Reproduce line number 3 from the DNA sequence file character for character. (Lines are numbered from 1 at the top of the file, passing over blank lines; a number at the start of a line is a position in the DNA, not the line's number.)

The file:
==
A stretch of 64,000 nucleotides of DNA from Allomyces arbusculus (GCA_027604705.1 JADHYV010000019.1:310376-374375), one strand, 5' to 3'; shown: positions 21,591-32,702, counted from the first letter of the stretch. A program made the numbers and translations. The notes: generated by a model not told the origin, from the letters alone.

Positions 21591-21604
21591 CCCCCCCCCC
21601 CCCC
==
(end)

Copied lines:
21591 CCCCCCCCCC